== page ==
Broadband in a Full Democracy

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Spectrum Spectrum's picture
Broadband in a Full Democracy

 

Spectrum Spectrum's picture

[img]http://2.bp.blogspot.com/_g1t5PgNS7jU/SQIDypyrEgI/AAAAAAAAAEg/P1pZN6FrO7...

quote:

Canada has slipped from its early broadband leadership position to barely ranking in the OECD's Top 10. (Associated Press)

It is important to understand the government's current position in relation "to business" and the effect it could have to allow an "air wave" that was recently put under auction( would call for an open source initiative?)may undermine business, by allowing an access to a free internet under that broadband system.

I currently see that libraries should be such "free zones" under the auspice of "knowledge open to the public." Secondly, no discrimination to rural Canadians and access to this knowledge, and access to Universities and institutes that supply information openly on their databases and archives.

quote:

[i]One should take note on the developing context of "Full Democracy"
based on the preceding post. Control of media has past to companies who control access to the internet and subsequent market capitalization to
control and become a one world government media?[/i]

[url=http://cep1133.blogspot.com/2008/10/broadband-in-full-democracy.html]Bro... in a Full Democracy Friday, October 24, 2008[/url]

[b]On relaunch[/b]

There were some difficulties interpreting the new tool selection choices that one could use on beta. That would have been my fault for not studying it better. It still leaves the question of editing.

[ 28 October 2008: Message edited by: admin ]

Fidel

I'm paying an arm and a leg for TV, internet and telephone from Bell. I guess I'll just have to start writing bad cheques again.

Spectrum Spectrum's picture

quote:


Originally posted by Fidel:
[b]I'm paying an arm and a leg for TV, internet and telephone from Bell. I guess I'll just have to start writing bad cheques again.[/b]

Again? I'm surprised you still have it [img]smile.gif" border="0[/img]

Well, if worst comes to worst, you can always use the library, and lets say you do have a laptop.

Can you get this service free? Is there a difference between the libraries in rural towns versus large cities? Why would there be this difference? Why, if a centre for knowledge would you be limited or not at all access when you are allowed books to read?

Best,

It's Me D

quote:


Is there a difference between the libraries in rural towns versus large cities? Why would there be this difference? Why, if a centre for knowledge would you be limited or not at all access when you are allowed books to read?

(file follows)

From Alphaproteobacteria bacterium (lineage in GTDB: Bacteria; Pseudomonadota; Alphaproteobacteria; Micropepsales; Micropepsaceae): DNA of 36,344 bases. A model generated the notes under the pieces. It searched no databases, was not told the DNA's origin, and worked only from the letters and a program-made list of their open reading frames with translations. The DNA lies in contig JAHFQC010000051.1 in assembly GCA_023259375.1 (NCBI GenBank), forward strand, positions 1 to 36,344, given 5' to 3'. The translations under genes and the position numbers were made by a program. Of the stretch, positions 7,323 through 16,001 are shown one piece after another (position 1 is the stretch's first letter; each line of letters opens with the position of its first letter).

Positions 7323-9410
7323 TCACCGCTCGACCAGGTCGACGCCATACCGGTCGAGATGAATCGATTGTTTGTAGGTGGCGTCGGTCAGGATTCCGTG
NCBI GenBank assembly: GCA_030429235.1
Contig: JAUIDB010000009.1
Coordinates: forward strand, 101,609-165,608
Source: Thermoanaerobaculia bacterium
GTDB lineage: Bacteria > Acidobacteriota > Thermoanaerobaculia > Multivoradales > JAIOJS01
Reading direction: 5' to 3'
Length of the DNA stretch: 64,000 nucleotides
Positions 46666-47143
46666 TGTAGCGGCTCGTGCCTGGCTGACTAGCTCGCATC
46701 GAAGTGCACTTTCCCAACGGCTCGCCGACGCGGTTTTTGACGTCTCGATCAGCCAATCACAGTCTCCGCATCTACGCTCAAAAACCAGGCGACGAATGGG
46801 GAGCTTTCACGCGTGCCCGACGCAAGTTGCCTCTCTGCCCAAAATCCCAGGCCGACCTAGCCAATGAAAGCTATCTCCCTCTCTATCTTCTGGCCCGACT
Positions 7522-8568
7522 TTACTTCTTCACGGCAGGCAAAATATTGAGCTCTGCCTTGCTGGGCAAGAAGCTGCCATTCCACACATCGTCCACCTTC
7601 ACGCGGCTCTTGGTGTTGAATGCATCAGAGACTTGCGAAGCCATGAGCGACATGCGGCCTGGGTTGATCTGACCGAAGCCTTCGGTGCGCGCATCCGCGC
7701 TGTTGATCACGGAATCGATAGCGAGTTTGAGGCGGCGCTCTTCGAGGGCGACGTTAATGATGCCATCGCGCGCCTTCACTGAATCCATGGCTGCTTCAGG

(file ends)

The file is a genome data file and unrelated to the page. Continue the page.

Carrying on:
There has always been a difference in access to information and education resources between rural and urban communities. In Canada we expect communities to effectively fend for themselves (similarly to in the USA); you get free wireless internet access where your local community can afford it, if not, move to Toronto. Some local communities don't even have the chance to provide such a service, as the private providers of internet have deemed extending service to some communities as not cost-effective; it never will be, so unless these companies are nationalized or otherwise compelled there will always been rural Canadians without access to information that would be easily accessible in urban centers.

Spectrum Spectrum's picture

quote:


Originally posted by It's Me D:
[b]

There has always been a difference in access to information and education resources between rural and urban communities. In Canada we expect communities to effectively fend for themselves (similarly to in the USA);[/b]


I guess this is where my naivetй comes in terms of our "public institutions" that seek to give us as much knowledge to it's citizens regardless of where they live, and who they are. What programs are in place to ensure that besides offering grants to go beyond this "bit and parcel of" portraying itself as truly representing the people of this country?

Why, if I am in a rural community, access to experience less then what someone who has access to the archive of colleges with speed[ a reformation in terms of how information is being displayed( Youtube, video uplinks, downloads and class recordings, to Skype telecommunications, )] to not have the same benefits under this means of communication as those that are supported in the infrastructure of those same populated centres.